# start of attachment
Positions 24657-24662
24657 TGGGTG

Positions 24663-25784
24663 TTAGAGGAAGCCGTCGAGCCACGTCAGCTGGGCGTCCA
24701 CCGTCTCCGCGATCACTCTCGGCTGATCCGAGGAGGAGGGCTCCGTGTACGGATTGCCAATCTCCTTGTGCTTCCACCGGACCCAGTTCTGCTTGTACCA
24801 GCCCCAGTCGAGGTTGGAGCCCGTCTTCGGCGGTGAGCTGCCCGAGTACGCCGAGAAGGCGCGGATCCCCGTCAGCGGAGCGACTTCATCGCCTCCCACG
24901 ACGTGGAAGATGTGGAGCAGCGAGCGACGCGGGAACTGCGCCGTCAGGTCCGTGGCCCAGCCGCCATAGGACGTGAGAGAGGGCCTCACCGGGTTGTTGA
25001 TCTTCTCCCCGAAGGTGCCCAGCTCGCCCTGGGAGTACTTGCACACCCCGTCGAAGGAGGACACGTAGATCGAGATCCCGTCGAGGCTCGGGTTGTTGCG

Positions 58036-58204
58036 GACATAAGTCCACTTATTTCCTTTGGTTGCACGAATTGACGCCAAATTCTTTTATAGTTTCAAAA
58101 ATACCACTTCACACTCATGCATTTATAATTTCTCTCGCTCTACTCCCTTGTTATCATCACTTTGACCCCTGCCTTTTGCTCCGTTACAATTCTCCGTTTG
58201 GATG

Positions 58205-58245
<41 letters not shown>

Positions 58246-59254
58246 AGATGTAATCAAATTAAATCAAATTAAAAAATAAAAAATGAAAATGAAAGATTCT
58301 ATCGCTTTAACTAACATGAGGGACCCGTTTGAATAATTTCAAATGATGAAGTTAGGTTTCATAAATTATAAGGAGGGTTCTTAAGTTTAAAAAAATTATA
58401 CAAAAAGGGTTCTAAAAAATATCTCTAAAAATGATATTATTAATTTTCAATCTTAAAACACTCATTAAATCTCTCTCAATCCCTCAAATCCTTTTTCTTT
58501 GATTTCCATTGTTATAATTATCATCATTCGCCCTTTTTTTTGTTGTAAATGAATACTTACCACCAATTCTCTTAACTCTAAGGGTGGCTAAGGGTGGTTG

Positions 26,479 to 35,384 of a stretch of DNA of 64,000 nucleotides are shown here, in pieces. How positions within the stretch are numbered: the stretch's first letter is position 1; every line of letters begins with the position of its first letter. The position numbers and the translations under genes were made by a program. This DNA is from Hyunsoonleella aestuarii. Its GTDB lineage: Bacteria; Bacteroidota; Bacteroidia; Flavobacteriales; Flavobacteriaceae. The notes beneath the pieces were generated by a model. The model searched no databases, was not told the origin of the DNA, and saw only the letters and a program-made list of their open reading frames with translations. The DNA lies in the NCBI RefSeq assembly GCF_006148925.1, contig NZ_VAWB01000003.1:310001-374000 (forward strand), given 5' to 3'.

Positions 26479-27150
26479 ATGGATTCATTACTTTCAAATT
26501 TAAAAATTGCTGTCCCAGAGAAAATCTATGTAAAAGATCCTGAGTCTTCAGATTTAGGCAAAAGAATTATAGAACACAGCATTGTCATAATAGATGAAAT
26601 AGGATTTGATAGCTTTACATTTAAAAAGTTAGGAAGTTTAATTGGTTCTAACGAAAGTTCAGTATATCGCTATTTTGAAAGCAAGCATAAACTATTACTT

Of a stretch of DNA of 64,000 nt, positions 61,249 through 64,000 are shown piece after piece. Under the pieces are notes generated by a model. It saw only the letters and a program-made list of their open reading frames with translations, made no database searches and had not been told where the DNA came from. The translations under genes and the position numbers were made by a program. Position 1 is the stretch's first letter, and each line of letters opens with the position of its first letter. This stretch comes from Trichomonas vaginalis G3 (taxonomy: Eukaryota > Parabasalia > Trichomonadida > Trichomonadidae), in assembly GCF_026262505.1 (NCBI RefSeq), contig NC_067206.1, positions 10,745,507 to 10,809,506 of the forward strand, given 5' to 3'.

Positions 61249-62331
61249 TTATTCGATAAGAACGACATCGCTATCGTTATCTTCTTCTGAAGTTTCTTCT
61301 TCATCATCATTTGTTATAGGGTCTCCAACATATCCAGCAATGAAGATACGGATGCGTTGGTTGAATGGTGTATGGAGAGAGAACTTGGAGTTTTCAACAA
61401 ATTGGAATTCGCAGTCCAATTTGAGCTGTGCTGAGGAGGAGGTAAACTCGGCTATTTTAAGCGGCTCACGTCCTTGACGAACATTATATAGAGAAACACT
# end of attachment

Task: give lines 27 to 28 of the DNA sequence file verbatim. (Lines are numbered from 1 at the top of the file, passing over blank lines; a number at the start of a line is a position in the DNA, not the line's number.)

61249 TTATTCGATAAGAACGACATCGCTATCGTTATCTTCTTCTGAAGTTTCTTCT
61301 TCATCATCATTTGTTATAGGGTCTCCAACATATCCAGCAATGAAGATACGGATGCGTTGGTTGAATGGTGTATGGAGAGAGAACTTGGAGTTTTCAACAA